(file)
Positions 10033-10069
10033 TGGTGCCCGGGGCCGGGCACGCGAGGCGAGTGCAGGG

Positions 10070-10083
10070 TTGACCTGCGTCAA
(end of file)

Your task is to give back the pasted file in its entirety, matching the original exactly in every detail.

Positions 10033-10069
10033 TGGTGCCCGGGGCCGGGCACGCGAGGCGAGTGCAGGG

Positions 10070-10083
10070 TTGACCTGCGTCAA